I guess this argument has been going on as long as filmmakers used books for their productions. Which is best, films or the medium that are based, books. In a way it's easy for us to say books. As writers and readers, that medium is the one we turn to first. Films can never be as good as books as someone else has made their imagination the source for the film.

The other day, I watched a film based, I say based loosely here, on one of my favourite children's series. The film of Artemis Fowl, I'd anticipated from the first time I'd picked up Eoin Colfer's brilliant book. After the first few chapters, I knew this could be a brilliant film. Yet how could Disney of all people get it so wrong? It's hard to think they could have produced the twaddle that was on the screen.

Ok, being charitable, it sort of followed the book, yet it failed to keep me amused like the book. There wasn't the depth to it. It was a triumph of CGI over story. Sometimes films can be a catalyst for getting children and adults to search out the book after seeing the film. I can't imagine this adaptation will have that effect. It will go down as the worst film adaptation since the Cirque de Freak film hit the cinemas. Another great children's author, Darren Shan, work being bastardised.

To be fair it's hard for a filmmaker to transfer the book to film. Books are written as books and films are screenplays. They are two completely different mediums. Authors put a lot into making the scenes come alive in your heads. Your imagination is pushed so we each have our own idea of the scenes in a book. Film makers use their imagination to bring the world to life. Sometimes it works, at others it doesn't.

I sat for ages after watching Artemis Fowl, my anger seething inside. That wonderful world that Eoin Colfer had created inside my head was laid in ruins. The memories of the book bruised and battered. Yet I knew I still had the books. No bad film can ever take away the hours of joy I had reading the series. They would always have a place in my heart and on my shelves. The film? Well one I will never watch again.

I know that book rights are sold without the author being involved. I always remember Darren Shan telling the tale of how the film version wasn't his vision. When they pass out of their creators hands, they are at the mercy of those who may not have the same imagination and enthusiasm for the project.

Are there any films that enhanced the book? I'm not talking the classics here. Romeo and Juliet, for example, was much more accessible on the screen than in its original form. The Harry Potter ones were OK, The Order of the Phoenix, even being possibly better than the travesty of the book. Field of Dreams and Moneyball were two that sprung to mind. Lord of the Rings series were both overblown as a book as they were on film.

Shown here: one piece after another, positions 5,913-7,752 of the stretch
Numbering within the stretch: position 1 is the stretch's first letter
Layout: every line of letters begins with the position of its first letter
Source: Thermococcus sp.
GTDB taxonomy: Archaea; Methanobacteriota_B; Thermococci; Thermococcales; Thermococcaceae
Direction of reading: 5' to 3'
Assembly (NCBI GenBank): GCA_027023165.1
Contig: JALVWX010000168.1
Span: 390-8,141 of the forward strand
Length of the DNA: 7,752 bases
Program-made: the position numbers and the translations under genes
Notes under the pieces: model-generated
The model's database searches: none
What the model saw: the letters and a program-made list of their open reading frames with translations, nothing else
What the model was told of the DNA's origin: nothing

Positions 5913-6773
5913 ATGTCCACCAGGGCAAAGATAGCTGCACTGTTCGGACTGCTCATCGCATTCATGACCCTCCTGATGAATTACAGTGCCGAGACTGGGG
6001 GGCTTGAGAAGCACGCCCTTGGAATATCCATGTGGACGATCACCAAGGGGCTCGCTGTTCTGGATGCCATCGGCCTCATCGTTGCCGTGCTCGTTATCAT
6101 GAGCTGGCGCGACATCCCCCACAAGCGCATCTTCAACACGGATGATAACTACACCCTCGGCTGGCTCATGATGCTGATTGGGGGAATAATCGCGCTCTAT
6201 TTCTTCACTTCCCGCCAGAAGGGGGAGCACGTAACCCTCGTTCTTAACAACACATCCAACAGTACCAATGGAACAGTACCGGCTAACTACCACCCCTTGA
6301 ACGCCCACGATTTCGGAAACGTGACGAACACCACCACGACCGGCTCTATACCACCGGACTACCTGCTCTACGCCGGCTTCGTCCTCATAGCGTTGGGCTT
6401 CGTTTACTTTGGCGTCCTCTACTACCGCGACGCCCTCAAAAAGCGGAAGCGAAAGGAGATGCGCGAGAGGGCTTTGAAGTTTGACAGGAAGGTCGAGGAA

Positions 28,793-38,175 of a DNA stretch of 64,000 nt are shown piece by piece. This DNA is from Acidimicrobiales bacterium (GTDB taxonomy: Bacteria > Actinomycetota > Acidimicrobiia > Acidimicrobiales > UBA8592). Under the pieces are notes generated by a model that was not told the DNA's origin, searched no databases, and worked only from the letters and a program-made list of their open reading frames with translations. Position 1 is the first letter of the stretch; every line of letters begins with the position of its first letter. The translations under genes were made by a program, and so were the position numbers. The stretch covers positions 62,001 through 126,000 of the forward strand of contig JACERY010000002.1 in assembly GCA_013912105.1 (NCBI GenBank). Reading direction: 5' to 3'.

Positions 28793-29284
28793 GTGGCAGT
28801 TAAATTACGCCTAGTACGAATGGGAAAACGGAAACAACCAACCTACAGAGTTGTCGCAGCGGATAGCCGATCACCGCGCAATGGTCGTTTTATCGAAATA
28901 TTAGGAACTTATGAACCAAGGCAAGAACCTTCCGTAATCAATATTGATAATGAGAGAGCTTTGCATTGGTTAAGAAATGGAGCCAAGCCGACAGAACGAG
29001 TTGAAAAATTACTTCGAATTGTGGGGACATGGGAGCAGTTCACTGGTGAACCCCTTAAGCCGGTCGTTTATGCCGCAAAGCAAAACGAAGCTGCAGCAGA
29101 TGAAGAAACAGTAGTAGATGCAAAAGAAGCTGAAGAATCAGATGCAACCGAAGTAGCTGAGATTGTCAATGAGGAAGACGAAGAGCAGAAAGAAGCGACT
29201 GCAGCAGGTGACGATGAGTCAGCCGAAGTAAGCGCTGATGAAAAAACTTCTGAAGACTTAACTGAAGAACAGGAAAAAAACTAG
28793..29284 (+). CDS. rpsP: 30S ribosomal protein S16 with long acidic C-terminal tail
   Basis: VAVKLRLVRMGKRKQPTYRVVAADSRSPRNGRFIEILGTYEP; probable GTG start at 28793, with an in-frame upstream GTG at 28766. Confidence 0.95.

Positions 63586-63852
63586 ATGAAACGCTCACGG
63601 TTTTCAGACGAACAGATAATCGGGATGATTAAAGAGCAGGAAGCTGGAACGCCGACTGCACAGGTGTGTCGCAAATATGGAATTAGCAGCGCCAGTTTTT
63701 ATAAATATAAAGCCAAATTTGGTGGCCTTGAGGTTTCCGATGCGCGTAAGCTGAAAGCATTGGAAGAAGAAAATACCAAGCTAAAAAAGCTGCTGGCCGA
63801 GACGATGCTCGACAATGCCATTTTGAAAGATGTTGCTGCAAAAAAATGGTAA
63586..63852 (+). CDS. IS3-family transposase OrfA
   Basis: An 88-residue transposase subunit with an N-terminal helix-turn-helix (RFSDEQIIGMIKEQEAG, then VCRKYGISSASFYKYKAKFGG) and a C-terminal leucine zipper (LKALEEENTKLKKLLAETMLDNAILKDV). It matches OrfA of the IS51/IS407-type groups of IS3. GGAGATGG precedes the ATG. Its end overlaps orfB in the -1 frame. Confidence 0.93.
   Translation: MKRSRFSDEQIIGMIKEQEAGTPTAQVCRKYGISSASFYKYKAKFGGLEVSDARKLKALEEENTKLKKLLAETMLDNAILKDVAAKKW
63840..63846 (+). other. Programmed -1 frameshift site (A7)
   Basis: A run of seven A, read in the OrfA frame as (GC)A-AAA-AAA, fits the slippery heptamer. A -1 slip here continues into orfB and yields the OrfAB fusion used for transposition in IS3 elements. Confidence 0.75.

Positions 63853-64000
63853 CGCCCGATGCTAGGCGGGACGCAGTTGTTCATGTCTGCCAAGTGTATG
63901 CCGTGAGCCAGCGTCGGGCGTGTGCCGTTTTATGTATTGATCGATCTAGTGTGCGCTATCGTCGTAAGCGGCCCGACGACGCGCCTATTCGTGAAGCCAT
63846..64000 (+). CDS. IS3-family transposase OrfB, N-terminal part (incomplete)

I'll still carry on watching films based on books. I'm sure I'll come across one that will work in both mediums.

Now and then you see in the media or online a list of books that are must reads. It's usually the end of the year, looking back on the books released. Occasionally when the news is light, newspapers will print the list of books people should read. However, are they really useful, or just an exercise in futility?

Now before I start, maybe I should confess to making lists of my favourite books of all time, favourite books of the year, decade and sometimes even week. It's fun, isn't it? By writing it down, or even mentally placing books in a league table is built into my DNA. Is it really that essential? (YES)

The real kernel though is if we should take these lists as gospel and worry that we haven't read some books on others lists. That's when they become totally unuseful. Some list contain books that they rank high because others do, like Pride and Prejudice, Ulysses or the ilk. Books that are highly prized as being total works of literature. The ones you might read at school or hear discussed in lofty tomes.

Books are there to be enjoyed, they are entertainment, educational tools or information sources. You read them for those reasons. Most times you want the book to entertain, to take you away from problems you might be facing, and lift your spirits. By all means read those lengthy books that always appear high on the literary lists, but don't be disappointed with yourself if you don't.

So yes, lists are useful. If I argued otherwise then I'd be untrue to my psyche. BUT don't take them as books you should read. Read books you like for whatever you want. Make your own lists, publish them and let others follow your path. Lists are useful starting points, not the destination.

Reading other people's writing is so important to the writing process. It's one of the first tips I'd give a writer starting out. It really is the best way of picking up tips.

For a start you'll learn new vocabulary, new phrases that'll better populate your works. The choice of words is so important to make your story flow and not be a repetitive process. You'll discover different ways to write. Dan Brown and Charles Dickens are both authors who wrote for the mass market, yet their style is so different. Dickens wrote his stories as instalments, therefore there were lots of hooks to keep the reader buying the next magazine. Brown uses suspense to keep the story rolling.

Reading also opens new worlds up for you. Narnia, Middle Earth and Earthsea are all different. Beautifully crafted worlds that are inhabited by believable characters. Reading allows you to see how to construct your own world.

So a writer must read and read as widely as possible.

Brompton Sawdon - Author

Brompton loves books and is always willing to give a viewpoint on books that have been exciting or disappointing.

From the top of a tower, somewhere in the Pennine Hills, Brompton views the world though world weary eyes. Occasionally ranting or raving over something that may seem irrelevant to you but matters to Brompton.